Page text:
Back to School: What Does this Mean for Teachers?

 By Sasha Stringer, Staff Writer

 Shortly after a School Board discussion, a decision was made that would impact every student, family and faculty member in the Bend-LaPine School District: Students were returning to in-person school. After the announcement of the new hybrid model, many were thrilled to get back to a schedule that didn’t involve waking up only to sit hunched over a computer all day. 

      “I was very excited. I was thrilled, actually. For you guys it’s all about building community and as much as I tried to do that in Webex calls, being able to be face to face was a prospect I was looking forward to,” said Spanish and Introduction to Arabic teacher, Jylan Maloy.

      Summit is taking various precautions to maintain and uphold a safe and healthy learning environment: keeping all windows and doors open throughout the campus to provide as much air flow as possible is just one of the many new protocols. While most classrooms are toughing it out in the cold, some have the luxury of using air purifiers that stay on for the entirety of the school day. The sacrifice of heating among other protocols is a reasonable adjustment for the sake of a Covid-19 safe environment.. 

      “I was very appreciative of the plexi glass that they provided me with and I love the safety protocols that are in place,” Maloy said.

Other teachers have expressed the same gratitude for the district implicated protocols.

 “I am completely stoked at how the administration has taken an all-out approach to support the teachers and we as a staff have pulled it together to give it our best shot. I hope we continue to have the opportunity,” human anatomy and physiology teacher Jason Colquhoun  said. 

      The cohort system helps to limit the amount of people in the building on any given day. Cohort A attends in person learning on Monday and Thursday, whereas Cohort B attends Tuesday and Friday. On Wednesday, everyone participates in WebEx calls. 

       “I still am super happy they’re making this possible, but after being back in the building, I have realized that I would prefer for us to be either all in or to be all online. I’m not a big fan of the hybrid model, I feel like we had a lot more instruction time online but now students are only getting real instruction two days out of the five,” Maloy said.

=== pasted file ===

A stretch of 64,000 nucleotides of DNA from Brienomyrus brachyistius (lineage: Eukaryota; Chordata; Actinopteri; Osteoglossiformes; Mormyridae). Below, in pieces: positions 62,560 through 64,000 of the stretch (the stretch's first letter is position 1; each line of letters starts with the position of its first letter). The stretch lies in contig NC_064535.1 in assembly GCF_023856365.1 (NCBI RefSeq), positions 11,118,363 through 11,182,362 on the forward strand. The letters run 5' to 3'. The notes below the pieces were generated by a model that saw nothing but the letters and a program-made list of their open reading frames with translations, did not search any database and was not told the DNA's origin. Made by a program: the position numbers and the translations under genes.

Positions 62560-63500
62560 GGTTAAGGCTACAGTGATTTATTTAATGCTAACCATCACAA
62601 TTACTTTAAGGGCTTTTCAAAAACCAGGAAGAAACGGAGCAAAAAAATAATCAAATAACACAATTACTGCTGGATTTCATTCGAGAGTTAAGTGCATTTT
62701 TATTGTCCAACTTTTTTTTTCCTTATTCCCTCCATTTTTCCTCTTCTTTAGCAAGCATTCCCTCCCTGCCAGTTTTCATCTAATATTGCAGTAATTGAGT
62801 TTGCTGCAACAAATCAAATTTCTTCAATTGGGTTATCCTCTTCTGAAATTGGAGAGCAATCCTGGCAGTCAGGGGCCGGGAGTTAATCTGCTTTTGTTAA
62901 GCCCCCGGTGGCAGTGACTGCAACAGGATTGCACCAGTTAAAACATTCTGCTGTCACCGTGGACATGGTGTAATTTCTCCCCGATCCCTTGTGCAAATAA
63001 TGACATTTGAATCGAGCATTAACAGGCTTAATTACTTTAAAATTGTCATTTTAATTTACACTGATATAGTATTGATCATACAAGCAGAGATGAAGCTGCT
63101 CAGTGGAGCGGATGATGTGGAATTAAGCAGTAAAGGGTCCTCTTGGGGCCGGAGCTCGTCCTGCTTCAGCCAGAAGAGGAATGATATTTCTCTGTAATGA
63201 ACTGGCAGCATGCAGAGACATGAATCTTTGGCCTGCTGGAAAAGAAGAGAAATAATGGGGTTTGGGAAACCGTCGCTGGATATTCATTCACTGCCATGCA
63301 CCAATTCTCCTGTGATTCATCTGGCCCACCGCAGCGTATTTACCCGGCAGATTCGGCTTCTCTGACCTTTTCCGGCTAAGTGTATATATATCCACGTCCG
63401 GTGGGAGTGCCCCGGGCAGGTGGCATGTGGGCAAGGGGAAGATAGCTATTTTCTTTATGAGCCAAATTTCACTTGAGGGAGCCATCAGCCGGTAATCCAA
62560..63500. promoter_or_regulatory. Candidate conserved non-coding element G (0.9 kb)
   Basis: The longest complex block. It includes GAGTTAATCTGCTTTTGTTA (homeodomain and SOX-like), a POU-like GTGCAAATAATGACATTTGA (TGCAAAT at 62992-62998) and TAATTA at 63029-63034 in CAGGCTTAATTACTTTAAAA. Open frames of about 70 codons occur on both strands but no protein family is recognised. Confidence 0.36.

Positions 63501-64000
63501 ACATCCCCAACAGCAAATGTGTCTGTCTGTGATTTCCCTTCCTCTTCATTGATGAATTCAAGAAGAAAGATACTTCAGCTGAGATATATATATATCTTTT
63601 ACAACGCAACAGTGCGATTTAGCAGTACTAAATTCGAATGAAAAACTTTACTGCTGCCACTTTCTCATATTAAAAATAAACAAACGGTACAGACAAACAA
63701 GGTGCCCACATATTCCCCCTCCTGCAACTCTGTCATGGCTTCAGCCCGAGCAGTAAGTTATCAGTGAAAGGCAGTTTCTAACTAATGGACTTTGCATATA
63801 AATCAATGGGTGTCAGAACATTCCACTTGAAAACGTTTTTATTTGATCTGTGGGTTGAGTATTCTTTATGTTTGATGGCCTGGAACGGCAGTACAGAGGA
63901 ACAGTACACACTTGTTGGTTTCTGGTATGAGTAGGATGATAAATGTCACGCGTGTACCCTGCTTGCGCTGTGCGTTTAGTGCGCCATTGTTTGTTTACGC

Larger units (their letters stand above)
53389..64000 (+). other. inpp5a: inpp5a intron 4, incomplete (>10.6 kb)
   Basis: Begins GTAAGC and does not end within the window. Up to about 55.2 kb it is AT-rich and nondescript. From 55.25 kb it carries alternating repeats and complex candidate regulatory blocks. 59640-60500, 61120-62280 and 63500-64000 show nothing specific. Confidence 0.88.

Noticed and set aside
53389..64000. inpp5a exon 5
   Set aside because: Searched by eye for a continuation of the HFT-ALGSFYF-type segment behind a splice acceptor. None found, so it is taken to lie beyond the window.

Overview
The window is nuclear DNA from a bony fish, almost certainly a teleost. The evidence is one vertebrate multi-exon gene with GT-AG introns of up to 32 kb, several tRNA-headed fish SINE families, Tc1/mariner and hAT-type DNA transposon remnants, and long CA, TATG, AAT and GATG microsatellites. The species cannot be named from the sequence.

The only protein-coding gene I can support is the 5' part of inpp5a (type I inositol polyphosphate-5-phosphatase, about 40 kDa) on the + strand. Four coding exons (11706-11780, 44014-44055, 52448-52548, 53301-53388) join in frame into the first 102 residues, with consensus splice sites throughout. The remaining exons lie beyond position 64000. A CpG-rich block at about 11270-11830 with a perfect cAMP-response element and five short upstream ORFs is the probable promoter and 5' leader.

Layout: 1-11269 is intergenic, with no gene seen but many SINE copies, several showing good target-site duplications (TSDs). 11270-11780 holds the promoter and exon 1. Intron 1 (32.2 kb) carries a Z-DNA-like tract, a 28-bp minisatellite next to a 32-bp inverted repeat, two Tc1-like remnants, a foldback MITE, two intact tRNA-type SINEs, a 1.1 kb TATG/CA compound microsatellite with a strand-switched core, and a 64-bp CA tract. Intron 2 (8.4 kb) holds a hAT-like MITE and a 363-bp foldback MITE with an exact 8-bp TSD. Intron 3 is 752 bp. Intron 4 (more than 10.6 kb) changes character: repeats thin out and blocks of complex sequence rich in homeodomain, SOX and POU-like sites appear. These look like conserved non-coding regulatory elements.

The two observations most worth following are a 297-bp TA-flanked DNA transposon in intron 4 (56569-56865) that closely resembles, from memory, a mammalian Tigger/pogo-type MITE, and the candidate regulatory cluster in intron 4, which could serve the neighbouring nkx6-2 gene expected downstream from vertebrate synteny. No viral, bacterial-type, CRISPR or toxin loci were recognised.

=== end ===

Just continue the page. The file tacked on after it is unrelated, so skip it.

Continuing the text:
Most teachers matched Maloy’s enthusiasm when learning of our imminent return to school, they were ready to leave their home offices behind. However, the district was faced with some pushback from some teachers in the transition back to the building. 

      “I think it was a very hasty decision. I felt so strongly about it I actually wrote a letter to the school board and superintendent. I love being able to see my students in the real classroom but even after being back these past few weeks I still believe that this is a very dangerous decision,” said AP Literature and Composition teacher, Frank Brown. 

      Every teacher at Summit has experienced a different situation with the pandemic, ultimately creating varying opinions on whether or not bringing people back together in one building is safe or not. 

      “I was shocked that it would be so soon. I was worried that I had forgotten how to be a teacher in the real world. I had existed in a surreal, virtual world within the distance model for so long that I stressed about being able to make it happen and inspire students with a mask on,” Colquhoun said. “I do not believe that teenagers, kids, or adults were meant to grow in isolation.” 

         While the months of online school were exhausting and frustrating for teachers to plan lessons and keep students engaged, there are a few positive things that we can take away from the past hardships. 

      “I think we have been able to see many new promising opportunities due to our technology. With smaller class sizes now, students are able to receive more one on one individualized instruction and I think that even in upcoming years, it may be a good idea to give students the option of doing online school a few days out of the week,” said Dean of Students, Kristy Knoll. 

      Despite some of the pushback the school board is facing, students and faculty will continue to do everything they can to make sure there is no spread of Covid-19 throughout the school or community. 

      “I’ve noticed that everyone is doing their best to comply and keep schools open. I feel safer here at Summit than just about anywhere else. When I was setting up my classroom, I wanted to be thoughtful and strategic,” Colqhoun said. 

     The administrator in charge of safety at Summit High School, Reno Holler, has been incredibly popular throughout the faculty during these tough times. 

      “Mr. Holler and the custodians came in and reorganized my room creatively so that we could fit everyone in and maintain 6 feet of social distancing. We needed to move the tables out and move desks in and they did it successfully,” Colqhoun said. 

      It’s no secret that teachers at Summit care for their students like they are their own, they only wish for them to strive while becoming the best they can be. For teachers, coming back to school after months of knowing nothing but their own families and electronic screens is difficult, but they have remained open minded and are prepared to put their students first.  

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